Thank you very much in advance!

Best wishes,

May K.
Friday, February 4th, 2011
5:09 pm
Journal Club - Negative Results
I am going to do my labs journal club next month, and I thought I'd have a theme of negative results. I know sometimes people struggle to publish good scientific studies that have resulted in a negative results (e.g hormone x is not up regulated during disease y despite symptoms being similar to over expression of hormone x). However I have also read some negative results papers that make me question why they were published, even though they might have been scientifically sound.

I thought I would pick one journal I thought should have been published, and one whose publication seems strange to me (for example, I have an article where it is extremely unlikely any researcher would unknowingly attempt the experiment again, because the likely-hood of it working was quite far fetched in the first place). If you have any "negative" results papers (preferably ones not published because they challenge previously published data) you'd like to point me to I'd appreciate it. I know there is a Journal of Negative Results in Biomedicine and one for Pharmacy, but I don't want to group to start questioning these Journals because they are less traditional/lack official impact factors.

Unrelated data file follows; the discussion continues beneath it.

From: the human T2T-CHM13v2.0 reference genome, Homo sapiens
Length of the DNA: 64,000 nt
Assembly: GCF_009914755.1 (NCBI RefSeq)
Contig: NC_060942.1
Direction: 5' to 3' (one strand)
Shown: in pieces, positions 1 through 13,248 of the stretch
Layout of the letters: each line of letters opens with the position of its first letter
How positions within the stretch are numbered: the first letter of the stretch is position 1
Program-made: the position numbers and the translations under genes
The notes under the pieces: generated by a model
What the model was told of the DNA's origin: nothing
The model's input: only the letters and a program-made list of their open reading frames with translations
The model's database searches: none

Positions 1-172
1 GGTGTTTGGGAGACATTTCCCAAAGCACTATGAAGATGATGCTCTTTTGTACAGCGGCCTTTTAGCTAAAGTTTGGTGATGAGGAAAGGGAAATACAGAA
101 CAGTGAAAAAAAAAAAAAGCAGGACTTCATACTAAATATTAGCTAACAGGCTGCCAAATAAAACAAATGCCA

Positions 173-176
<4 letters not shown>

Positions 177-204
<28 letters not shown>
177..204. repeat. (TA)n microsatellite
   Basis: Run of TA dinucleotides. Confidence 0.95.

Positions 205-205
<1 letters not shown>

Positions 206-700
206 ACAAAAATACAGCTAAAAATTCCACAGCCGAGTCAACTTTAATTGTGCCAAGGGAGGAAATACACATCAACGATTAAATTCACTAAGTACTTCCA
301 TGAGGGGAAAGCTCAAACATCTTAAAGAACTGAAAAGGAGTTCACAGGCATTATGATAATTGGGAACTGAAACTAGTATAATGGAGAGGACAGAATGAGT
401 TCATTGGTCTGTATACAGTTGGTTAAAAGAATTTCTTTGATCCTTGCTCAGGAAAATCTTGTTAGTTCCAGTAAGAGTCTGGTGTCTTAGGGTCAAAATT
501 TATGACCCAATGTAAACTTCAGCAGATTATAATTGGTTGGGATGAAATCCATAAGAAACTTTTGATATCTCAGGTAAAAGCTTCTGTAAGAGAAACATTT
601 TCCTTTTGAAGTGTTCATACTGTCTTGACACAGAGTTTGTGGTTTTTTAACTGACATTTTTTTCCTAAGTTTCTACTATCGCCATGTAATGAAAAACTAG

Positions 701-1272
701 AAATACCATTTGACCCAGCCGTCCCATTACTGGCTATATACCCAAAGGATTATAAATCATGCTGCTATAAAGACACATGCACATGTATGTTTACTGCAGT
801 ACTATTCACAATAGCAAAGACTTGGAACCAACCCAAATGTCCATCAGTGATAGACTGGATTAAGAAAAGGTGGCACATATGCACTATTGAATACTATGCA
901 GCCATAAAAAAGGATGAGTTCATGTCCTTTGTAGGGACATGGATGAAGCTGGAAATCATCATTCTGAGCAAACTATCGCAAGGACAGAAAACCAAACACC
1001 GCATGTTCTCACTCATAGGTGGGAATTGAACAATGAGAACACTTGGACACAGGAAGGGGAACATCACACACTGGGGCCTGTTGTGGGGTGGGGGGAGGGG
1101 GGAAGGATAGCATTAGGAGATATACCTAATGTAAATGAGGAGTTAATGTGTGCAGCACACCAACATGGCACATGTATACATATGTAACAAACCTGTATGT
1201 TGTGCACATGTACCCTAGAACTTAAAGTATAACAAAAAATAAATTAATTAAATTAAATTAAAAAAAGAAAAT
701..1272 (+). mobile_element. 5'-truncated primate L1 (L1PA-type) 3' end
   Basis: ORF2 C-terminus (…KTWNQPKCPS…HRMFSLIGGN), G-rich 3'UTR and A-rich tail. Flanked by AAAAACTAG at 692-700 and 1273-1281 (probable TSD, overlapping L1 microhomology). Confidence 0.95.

Current Mood: curious
Wednesday, October 27th, 2010
10:26 pm
Disgust Sensitivity Survey
 Researchers from The University of Texas at Austin are conducting an online survey to understand why people differ in their levels of disgust sensitivity. This survey takes about 15 minutes in total, and the study would benefit from your participation.

You must be 18+ years old and fluent in English to take this survey. These are the only requirements for participation. If you are interested in taking this survey, or learning some more about it, please click on this link:


If you choose to participate, all of your answers will remain anonymous and confidential, and you will not be asked to provide any identifying information.

If you have any additional questions or concerns, please don’t hesitate to contact the researchers at laith.alshawaf@mail.utexas.edu. Thank you for your consideration!